Taxes may not be the most enjoyable topic to think about, but when it comes to buying land, it’s definitely a subject you shouldn’t let fall by the wayside. Case in point: The Section 1031 exchange.
What is the Section 1031 exchange?
As outlined by Kevin Teston of Mossy Oak Properties of Augusta in Augusta, Georgia, Section 1031 can be a valuable tool for investing in land.
“Section 1031 is part of the Internal Revenue Code that details a method by which a property owner trades (tax-deferred exchange) one property for another without having to pay any federal income tax on the transaction at that time,” Teston said. “By using the exchange, the tax on the transaction is deferred to some point in the future, usually when the newly acquired property is sold. Tax-deferred exchanges are useful in buying land because a buyer can use proceeds from another real estate transaction to acquire land, or a buyer can sell an existing appreciated tract in order to acquire a larger tract, while deferring federal income tax to a later date.”
In short, instead of only being able to reinvest in rural land with the money you receive after taxation, you can defer your federal income tax and purchase land before taxation has a chance to bite into your funds. For individuals who plan on investing in land, this can be an incredibly beneficial strategy.
Qualifying for a Section 1031 exchange
Before you get too excited about the possibilities of this tax tool, one thing to keep in mind is that a Section 1031 exchange isn’t something you can always depend on.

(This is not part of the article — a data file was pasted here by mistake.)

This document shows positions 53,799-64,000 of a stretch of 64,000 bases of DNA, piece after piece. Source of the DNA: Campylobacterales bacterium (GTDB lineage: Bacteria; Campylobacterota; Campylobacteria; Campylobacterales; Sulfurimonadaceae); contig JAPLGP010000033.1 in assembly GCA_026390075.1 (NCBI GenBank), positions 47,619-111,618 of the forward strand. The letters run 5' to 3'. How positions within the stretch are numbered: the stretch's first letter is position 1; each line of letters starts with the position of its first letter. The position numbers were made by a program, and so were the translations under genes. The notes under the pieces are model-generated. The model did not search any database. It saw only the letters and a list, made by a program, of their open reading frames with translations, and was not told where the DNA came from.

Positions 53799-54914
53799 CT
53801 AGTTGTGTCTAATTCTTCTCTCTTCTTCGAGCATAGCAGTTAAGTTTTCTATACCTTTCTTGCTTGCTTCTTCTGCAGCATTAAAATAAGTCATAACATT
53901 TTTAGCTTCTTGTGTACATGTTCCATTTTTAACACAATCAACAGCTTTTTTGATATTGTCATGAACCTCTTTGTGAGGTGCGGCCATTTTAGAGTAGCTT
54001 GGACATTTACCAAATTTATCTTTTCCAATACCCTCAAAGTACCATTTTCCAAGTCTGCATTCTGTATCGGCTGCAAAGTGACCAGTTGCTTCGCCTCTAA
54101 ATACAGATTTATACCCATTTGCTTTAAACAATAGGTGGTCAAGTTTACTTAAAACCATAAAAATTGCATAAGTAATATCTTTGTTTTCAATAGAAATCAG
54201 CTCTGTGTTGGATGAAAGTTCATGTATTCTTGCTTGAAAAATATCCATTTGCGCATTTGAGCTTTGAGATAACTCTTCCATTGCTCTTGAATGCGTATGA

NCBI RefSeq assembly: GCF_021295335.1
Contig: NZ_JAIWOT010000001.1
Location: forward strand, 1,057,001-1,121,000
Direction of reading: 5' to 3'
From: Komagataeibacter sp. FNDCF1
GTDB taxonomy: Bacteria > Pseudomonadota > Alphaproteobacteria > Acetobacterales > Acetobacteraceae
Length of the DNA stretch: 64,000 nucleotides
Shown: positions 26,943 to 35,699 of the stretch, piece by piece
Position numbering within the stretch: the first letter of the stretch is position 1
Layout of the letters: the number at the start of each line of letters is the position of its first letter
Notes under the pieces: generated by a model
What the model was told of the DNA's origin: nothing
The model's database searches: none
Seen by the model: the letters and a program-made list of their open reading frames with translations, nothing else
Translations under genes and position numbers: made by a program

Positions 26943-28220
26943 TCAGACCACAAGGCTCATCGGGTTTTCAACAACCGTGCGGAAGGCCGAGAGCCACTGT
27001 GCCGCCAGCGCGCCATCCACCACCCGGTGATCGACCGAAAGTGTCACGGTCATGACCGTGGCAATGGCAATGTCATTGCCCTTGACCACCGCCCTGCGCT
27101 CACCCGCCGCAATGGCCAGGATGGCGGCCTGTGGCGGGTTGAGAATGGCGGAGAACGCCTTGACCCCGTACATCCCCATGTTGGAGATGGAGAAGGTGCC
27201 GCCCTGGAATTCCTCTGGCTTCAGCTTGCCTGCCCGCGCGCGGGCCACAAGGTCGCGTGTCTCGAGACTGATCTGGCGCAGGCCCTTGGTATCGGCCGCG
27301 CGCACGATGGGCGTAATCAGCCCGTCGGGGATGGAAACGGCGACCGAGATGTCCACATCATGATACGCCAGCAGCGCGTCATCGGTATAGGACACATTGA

“In order to qualify for a tax-deferred exchange under Section 1031, certain requirements must be met,” Teston continued. “First it has to be qualified property, which in most cases will be real estate. The property must be held for investment, and there is a like kind requirement, which means ‘similar in nature or character, not withstanding differences in grade or quality.’ There is a minimum holding period for the property to be exchanged and there are time limits for finding a replacement property. In other words, you can sell one property and exchange it for a another property you purchase within a certain time frame in the future.”
The rules regarding a Section 1031 can be complicated, so Teston recommended land buyers acquire the services of experienced accounting and legal professionals before making any major moves.
However, together with the help of a practiced land specialist, there’s no doubt a Section 1031 exchange can give land buyers the edge they need when it comes time to invest in rural real estate.